"This is an important moment to compare what is really likely to happen over the next 10 years with the industry's expectations" of a nuclear renaissance, said Peter Bradford, an adjunct professor specializing in nuclear power and public policy at the Vermont Law School and a former Nuclear Regulatory Commission member. "When that comparison is performed properly, it becomes clear that we are witnessing not a revival but a collapse in expectations for new reactor construction," Bradford added. MORE

Report assails Japan's response to nuclear failure

Black smoke rise from the third reactor building of TEPCO's No.1 Fukushima nuclear power plant in March. TEPCO Tuesday asked for an extra $8.5 bln in aid from a government-backed fund to help it compensate families affected by the Fukushima nuclear crisis.Japan's response to the nuclear crisis that followed the March 11 tsunami was riddled with problems, including an erroneous assumption that an emergency cooling system was working and a delay in disclosing dangerous radiation leaks, a report said Monday.

The picture of harried and bumbling workers and government officials scrambling to respond to the problems at the Fukushima Dai-ichi nuclear power plant was depicted in the report detailing a government inquiry.

The 507-page interim report, compiled by interviewing more than 400 people, including officials and utility workers, found authorities had underestimated tsunami risks, assuming the highest wave would be 20 feet. The tsunami hit at more than double those levels.

red dotJapan may put nuclear power firm under state control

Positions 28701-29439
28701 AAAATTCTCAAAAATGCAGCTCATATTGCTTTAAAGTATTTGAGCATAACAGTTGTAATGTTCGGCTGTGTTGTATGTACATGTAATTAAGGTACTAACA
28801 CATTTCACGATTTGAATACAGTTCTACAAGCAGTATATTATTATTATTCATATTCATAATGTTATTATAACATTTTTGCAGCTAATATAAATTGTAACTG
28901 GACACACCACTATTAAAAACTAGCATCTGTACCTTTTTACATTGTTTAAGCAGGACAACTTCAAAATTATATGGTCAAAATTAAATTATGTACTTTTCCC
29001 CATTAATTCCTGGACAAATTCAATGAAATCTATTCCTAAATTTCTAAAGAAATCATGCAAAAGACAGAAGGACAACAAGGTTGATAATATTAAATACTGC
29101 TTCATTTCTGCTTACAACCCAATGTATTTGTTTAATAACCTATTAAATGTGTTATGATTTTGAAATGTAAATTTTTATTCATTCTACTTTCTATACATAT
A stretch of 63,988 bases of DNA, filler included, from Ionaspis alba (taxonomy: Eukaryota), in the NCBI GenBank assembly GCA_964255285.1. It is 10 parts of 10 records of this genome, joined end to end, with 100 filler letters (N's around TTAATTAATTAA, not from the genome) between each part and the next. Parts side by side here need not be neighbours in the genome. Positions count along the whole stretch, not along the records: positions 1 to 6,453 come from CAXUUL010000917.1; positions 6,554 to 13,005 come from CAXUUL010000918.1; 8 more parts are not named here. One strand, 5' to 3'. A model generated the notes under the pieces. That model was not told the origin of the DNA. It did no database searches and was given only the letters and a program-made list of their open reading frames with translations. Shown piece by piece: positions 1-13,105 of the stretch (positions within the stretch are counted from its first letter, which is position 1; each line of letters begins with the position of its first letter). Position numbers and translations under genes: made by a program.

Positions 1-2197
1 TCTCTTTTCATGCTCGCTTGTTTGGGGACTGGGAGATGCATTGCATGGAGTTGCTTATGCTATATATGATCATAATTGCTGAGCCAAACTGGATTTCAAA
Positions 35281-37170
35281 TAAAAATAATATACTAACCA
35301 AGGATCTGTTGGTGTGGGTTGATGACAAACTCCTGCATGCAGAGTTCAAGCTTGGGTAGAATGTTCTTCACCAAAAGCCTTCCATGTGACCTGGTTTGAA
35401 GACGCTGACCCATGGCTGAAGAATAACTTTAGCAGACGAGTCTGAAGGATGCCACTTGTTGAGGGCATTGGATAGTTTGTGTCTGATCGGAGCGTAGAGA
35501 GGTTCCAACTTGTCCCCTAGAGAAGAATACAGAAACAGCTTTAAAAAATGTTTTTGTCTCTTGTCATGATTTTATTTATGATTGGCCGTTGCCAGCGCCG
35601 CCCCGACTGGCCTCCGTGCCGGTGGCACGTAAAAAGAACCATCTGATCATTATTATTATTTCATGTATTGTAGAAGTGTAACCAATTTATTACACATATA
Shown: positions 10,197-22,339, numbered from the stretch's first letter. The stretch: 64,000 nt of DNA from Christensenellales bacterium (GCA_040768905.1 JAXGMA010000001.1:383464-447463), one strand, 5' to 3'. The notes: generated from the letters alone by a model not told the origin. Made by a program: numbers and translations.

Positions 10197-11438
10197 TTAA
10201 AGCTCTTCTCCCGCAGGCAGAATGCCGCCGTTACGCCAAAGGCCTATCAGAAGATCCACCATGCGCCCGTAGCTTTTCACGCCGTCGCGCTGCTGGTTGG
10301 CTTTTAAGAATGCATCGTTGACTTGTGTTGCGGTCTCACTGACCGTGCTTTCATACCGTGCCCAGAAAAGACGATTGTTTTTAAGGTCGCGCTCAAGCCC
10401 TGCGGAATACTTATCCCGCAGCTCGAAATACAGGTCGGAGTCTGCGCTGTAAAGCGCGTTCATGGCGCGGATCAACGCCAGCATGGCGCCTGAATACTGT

Japan's government on Tuesday floated the idea of putting the operator of the crippled Fukushima nuclear power plant under temporary state control, as it asked for $8.9 billion more in compensation aid.

red dotGov't starring in own show to bring Fukushima nuclear crisis 'under control'

red dotLEAD: Nuclear energy on agenda at Japan premier's India visit


You Could Even Say It Glows: NRC Votes to Fast-Track a More Dangerous Nuclear Future

In a news dump that came a day early (because who really wants to dump on Christmas-Eve Eve?), the Nuclear Regulatory Commission made a pair of moves Thursday that could have significant consequences for America's nuclear industry–and all the people who have to live with it.

First, the Westinghouse AP1000 reactor design got the big thumbs up:

The Nuclear Regulatory Commission unanimously approved a radical new reactor design on Thursday, clearing away a major obstacle for two utilities to begin construction on projects in South Carolina and Georgia.

Whoa–let's stop it there for a sec....A “radical new reactor design?” Somebody's being a good little scribe this Christmas. As previously discussed, there is nothing radical about the AP1000–it's a tweak on the generations-old pressurized water reactor design that theoretically would allow the core to avoid a meltdown in the event of a total loss of AC power.